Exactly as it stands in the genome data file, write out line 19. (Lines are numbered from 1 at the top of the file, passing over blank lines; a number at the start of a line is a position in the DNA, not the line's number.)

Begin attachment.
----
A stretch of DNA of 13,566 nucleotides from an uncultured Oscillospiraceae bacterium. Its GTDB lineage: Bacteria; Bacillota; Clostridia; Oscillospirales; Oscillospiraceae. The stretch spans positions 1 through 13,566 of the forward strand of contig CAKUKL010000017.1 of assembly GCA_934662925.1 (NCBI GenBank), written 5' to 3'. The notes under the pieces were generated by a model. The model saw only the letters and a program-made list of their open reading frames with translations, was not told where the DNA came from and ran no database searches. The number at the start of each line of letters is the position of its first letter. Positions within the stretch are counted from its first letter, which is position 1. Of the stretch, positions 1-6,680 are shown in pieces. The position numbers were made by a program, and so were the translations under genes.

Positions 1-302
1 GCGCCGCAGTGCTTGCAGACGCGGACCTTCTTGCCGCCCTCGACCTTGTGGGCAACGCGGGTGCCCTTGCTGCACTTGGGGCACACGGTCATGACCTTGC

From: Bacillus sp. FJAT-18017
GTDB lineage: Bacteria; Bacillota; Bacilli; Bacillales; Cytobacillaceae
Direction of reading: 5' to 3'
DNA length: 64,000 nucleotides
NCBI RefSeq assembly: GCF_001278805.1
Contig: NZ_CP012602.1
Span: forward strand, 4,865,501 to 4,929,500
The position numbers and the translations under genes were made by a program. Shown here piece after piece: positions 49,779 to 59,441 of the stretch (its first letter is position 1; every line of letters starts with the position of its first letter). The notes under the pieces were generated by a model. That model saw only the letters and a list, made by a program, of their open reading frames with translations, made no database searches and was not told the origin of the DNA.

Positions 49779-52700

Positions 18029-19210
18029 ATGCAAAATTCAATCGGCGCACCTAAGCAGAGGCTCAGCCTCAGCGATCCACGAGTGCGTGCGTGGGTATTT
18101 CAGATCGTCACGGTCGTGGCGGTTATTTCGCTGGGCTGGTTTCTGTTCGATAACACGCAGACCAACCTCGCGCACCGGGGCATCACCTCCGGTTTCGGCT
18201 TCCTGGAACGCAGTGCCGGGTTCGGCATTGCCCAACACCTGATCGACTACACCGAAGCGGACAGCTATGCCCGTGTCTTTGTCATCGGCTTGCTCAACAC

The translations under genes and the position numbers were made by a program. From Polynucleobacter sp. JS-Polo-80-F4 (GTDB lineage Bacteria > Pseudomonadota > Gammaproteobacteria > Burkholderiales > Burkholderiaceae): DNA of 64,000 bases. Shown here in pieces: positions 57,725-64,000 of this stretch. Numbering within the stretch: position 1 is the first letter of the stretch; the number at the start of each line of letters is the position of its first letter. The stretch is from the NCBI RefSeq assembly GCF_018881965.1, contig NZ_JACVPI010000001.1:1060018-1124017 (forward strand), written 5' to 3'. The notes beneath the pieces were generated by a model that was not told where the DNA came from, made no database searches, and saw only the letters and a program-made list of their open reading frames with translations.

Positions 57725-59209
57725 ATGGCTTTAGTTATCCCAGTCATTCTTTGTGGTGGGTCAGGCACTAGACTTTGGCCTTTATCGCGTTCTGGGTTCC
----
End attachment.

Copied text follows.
57725 ATGGCTTTAGTTATCCCAGTCATTCTTTGTGGTGGGTCAGGCACTAGACTTTGGCCTTTATCGCGTTCTGGGTTCC